# Gravitational energy

Gravitational energy is Potential Energy associated with the gravitational field. This phrase is found frequently in scientific writings about quasars (quasi-stellar objects) and other active galaxies. Quasars generate and emit their energy from a very small region. The emission of large amounts of power from a small region requires a power source far more efficient than the nuclear fusion that powers stars. The release of gravitational energy[1] by matter falling towards a massive black hole is the only process known that can produce such high power continuously. Stellar explosions – supernovas and gamma-ray bursts – can do so, but only for a few weeks.[1]

## Newtonian mechanics

According to classical mechanics, between two or more masses (or other forms of energy-momentum) a gravitational potential energy exists, from which the gravitational field energy density can be calculated. Conservation of energy requires that this gravitational field energy is always negative.[2]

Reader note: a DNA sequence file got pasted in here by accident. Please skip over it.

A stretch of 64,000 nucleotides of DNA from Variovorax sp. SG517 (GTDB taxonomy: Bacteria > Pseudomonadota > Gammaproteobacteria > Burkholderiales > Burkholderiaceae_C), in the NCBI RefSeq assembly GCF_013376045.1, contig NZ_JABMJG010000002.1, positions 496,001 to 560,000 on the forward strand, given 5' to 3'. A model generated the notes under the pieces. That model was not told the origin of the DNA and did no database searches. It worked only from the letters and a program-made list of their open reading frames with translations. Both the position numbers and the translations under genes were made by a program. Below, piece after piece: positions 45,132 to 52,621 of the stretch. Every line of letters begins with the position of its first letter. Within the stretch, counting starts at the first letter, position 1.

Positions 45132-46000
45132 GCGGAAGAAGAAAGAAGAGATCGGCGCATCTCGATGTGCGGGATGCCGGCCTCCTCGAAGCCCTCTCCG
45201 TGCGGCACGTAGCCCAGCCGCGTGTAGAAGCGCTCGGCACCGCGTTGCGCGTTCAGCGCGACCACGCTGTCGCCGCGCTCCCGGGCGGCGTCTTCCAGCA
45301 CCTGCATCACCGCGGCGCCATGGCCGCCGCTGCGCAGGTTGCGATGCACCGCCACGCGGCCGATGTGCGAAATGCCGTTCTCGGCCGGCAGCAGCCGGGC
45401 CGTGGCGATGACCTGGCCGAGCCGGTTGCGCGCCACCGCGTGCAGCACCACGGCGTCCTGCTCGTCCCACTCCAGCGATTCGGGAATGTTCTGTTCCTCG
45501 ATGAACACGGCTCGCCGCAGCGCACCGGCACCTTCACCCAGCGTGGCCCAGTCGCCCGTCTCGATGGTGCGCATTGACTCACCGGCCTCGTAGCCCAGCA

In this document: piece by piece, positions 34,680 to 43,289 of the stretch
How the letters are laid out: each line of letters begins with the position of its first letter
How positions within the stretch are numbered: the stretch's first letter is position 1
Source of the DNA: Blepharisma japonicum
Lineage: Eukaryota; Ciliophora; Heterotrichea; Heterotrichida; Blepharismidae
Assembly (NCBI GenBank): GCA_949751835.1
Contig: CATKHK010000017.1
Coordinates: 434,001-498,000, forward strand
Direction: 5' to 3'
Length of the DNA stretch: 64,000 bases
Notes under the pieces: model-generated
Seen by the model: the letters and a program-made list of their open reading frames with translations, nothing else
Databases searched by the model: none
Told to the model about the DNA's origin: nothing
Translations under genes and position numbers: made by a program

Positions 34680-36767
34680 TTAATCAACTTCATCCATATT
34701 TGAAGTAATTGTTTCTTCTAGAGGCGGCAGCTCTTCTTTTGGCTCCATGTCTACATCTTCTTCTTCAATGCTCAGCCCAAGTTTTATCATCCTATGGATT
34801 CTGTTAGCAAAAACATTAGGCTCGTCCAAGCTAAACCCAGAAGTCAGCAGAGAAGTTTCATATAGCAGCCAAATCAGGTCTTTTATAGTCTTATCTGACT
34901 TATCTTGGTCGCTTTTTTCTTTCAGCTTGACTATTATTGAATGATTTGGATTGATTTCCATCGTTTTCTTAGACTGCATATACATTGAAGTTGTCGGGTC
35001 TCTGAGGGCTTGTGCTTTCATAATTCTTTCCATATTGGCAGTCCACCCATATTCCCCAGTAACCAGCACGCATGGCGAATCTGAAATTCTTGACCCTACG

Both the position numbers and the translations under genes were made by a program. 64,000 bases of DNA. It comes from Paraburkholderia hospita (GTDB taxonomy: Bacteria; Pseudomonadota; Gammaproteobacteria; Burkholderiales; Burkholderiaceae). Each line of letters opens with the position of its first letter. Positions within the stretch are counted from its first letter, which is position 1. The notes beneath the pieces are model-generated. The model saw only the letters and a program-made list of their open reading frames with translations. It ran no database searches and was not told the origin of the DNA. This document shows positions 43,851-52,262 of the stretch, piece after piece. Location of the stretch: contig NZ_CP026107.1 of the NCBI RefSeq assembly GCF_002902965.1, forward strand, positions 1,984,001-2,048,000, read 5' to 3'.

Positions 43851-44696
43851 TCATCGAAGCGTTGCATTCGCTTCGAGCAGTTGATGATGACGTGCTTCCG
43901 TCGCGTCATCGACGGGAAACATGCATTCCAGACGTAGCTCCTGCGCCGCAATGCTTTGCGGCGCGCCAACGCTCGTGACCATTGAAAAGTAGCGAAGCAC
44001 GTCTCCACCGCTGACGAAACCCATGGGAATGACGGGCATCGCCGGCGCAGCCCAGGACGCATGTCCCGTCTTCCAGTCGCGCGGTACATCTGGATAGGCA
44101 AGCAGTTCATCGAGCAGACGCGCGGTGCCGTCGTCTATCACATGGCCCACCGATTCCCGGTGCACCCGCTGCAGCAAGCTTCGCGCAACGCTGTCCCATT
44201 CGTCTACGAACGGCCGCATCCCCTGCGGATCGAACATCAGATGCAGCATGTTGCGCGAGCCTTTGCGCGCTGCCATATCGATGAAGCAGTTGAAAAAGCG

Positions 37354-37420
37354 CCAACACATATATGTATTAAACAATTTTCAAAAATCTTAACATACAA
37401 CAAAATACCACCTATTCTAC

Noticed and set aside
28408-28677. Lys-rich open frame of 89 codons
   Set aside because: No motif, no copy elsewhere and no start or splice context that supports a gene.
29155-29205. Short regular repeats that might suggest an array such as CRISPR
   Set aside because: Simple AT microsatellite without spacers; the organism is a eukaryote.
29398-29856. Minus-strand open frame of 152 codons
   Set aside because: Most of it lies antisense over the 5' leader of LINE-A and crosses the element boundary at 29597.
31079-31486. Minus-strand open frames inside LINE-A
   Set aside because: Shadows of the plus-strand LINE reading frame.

The gravitational energy density is:

$u = \frac{ -|\mathbf{g}|^2}{8 \pi G} \, ,$[3]

where G is Newton's gravitational constant, and g is the gravitational field vector.

## General relativity

In general relativity gravitational energy is extremely complex, and there is no single agreed upon definition of the concept. It is sometimes modeled via the Landau-Lifshitz pseudotensor[4] which allows the energy-momentum conservation laws of classical mechanics to be retained. Addition of the matter stress-energy-momentum tensor to the Landau-Lifshitz pseudotensor results in a combined matter plus gravitational energy pseudotensor which has a vanishing 4-divergence in all frames; the vanishing divergence ensures the conservation law. Some people object to this derivation on the grounds that pseudotensors are inappropriate in general relativity, but the divergence of the combined matter plus gravitational energy pseudotensor is a tensor.